Oil refineries have been shut for a week, hundreds of petrol stations have run dry and a further day of national strikes is under way.
Mr Sarkozy says reform is "essential" and "France is committed to it".
But with the Senate due for a final vote this week, protests are planned in more than 200 towns and cities.
The French government wants to raise the retirement age from 60 to 62 and the full state pension age from 65 to 67.
But the plans are widely unpopular with the public and left-wing senators have submitted hundreds amendments in an attempt to delay the vote.
Although the bill was initially expected to be passed on Wednesday, some reports say the debate could last until the weekend.
Tuesday will see France's sixth national day of protests since early September with further disruption expected to air travel, trains and schools.
Half of flights in and out of Paris's Orly airport have been cancelled and 30% of flights at other airports have been affected.
One opinion poll on Monday suggested that 71% of those surveyed supported the strikers, despite the increasing effect on people's lives.
One in four petrol stations at supermarkets are said to have run dry or are on the verge of closing and oil company Exxon Mobil has described the situation as "critical".
A spokeswoman said that anyone looking for diesel around Paris or in the western area of Nantes would face problems.
Severe shortages have been reported in Brittany in north-west France and the International Energy Agency says that France has begun tapping into its emergency oil reserves.
Workers at France's 12 oil refineries have been on strike for a week and entrances to many of the country's fuel distribution depots have been blocked.
Panic-buying has been blamed for a 50% increase in fuel sales.
Lorry drivers joined the protests on Monday, staging a go-slow on motorways around several cities.
Dozens of oil tankers are anchored off the coast of Marseille because of a strike at two Mediterranean oil ports and, inside the city, rubbish has piled up because of a strike by refuse collectors.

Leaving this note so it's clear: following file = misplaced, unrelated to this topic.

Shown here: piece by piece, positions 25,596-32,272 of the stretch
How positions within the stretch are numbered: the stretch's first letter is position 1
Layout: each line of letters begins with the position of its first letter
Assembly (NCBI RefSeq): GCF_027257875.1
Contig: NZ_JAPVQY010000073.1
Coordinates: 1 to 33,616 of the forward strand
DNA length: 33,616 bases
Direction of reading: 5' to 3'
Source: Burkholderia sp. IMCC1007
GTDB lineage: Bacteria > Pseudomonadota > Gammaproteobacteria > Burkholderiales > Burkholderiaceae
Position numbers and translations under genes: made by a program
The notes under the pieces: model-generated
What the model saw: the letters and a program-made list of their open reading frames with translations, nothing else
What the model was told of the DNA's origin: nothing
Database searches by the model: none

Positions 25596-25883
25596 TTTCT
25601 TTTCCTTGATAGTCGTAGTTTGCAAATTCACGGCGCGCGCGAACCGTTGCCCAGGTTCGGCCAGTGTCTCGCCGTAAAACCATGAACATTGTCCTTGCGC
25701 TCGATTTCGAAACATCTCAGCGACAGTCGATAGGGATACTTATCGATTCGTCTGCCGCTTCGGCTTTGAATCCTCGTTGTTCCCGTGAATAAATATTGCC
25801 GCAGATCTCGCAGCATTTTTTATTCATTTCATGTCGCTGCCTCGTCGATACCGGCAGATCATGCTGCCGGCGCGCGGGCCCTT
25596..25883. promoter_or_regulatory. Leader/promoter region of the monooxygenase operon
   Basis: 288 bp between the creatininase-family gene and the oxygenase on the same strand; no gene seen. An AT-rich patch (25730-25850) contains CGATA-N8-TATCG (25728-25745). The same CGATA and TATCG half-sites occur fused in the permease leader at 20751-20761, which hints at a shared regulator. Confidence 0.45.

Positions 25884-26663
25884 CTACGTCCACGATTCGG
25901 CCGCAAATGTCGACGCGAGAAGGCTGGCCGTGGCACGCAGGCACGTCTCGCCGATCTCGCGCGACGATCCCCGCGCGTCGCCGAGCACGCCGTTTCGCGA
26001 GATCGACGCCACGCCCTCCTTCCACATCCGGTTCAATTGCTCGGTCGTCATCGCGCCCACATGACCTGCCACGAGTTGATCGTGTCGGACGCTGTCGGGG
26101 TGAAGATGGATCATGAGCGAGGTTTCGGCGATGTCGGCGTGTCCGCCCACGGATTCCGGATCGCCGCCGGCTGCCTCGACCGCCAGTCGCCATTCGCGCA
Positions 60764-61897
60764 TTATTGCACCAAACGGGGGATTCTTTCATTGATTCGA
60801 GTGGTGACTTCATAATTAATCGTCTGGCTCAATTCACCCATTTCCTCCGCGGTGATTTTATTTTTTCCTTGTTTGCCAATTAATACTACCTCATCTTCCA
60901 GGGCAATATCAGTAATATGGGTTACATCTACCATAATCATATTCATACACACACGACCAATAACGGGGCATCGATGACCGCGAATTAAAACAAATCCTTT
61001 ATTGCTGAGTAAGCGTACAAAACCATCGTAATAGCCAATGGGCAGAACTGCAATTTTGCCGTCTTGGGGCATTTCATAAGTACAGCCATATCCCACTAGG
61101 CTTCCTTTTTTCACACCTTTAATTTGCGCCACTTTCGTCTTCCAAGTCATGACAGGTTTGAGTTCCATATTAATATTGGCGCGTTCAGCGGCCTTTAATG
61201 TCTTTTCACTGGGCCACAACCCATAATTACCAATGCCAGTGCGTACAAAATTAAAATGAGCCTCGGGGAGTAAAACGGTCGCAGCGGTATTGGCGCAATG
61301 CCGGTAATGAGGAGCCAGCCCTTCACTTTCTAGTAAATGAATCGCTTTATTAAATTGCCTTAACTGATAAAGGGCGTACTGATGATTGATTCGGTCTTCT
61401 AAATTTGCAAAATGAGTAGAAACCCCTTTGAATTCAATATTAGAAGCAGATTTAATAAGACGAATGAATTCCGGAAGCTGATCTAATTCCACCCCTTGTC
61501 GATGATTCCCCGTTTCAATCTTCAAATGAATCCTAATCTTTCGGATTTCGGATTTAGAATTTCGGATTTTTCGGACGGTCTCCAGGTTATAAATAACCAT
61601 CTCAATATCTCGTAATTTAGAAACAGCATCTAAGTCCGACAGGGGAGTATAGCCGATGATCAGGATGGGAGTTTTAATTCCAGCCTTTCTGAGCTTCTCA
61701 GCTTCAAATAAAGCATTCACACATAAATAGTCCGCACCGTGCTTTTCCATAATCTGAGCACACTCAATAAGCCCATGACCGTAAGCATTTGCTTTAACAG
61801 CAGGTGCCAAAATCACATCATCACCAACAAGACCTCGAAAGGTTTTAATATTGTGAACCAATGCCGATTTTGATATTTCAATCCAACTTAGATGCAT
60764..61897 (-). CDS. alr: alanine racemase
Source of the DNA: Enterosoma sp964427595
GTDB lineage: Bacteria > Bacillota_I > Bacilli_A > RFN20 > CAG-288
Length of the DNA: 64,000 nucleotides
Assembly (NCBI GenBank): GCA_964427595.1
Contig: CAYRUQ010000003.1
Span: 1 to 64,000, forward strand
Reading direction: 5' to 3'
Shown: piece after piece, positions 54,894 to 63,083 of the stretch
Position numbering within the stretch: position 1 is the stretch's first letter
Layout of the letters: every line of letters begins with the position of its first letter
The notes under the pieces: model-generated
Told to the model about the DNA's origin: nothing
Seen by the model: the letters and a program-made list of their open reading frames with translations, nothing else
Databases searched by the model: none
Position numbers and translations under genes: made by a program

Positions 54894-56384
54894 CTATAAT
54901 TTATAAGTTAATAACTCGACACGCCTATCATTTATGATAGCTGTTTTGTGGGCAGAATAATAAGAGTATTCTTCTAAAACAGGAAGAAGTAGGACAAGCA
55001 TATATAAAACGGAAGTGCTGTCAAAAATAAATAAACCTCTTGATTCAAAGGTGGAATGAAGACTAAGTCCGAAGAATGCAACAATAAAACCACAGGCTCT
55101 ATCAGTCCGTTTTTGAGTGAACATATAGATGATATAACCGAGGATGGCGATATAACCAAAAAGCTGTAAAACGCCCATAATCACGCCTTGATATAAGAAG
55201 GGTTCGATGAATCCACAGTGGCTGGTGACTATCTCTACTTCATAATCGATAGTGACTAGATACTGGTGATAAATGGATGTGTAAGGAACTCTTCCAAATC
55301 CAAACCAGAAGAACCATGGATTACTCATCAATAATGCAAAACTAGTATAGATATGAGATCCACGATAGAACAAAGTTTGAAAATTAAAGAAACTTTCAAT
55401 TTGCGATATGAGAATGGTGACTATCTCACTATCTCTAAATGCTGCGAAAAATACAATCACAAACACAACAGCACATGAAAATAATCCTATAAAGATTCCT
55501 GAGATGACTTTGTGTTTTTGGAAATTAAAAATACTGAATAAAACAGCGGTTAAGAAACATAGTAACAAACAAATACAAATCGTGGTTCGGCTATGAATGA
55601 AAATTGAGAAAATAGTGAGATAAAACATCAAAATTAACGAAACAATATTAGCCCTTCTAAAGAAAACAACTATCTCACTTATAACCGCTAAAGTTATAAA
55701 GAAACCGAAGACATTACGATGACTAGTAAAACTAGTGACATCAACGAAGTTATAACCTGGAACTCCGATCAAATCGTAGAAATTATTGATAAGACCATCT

There were protests outside hundreds of schools on Monday and students and youths took part in a number of street demonstrations.
In the western suburb of Nanterre in Paris, dozens of youths clashed with riot police who fired rubber bullets.
Shop windows were reported broken in the Saint-Denis suburb, where education officials said more than half the area's secondary schools had been blockaded.
French President Nicolas Sarkozy has ordered key ministers to form a crisis cabinet with the role of ensuring the continuity of fuel supplies.
Three departments are being charged with coordinating the state's services to maintain the supply: the interior and economy ministries as well as the energy and environment department.
The head of the French Petrol Industries Association, Jean-Louis Schilansky, has said fuel shortages are not yet at crisis point.
"If the lorry drivers go on strike, if people block the refineries, then we will have a very big problem. But we're not at that stage yet," he said.
France has a strategic fuel reserve which holds up to three months of supplies, the government says.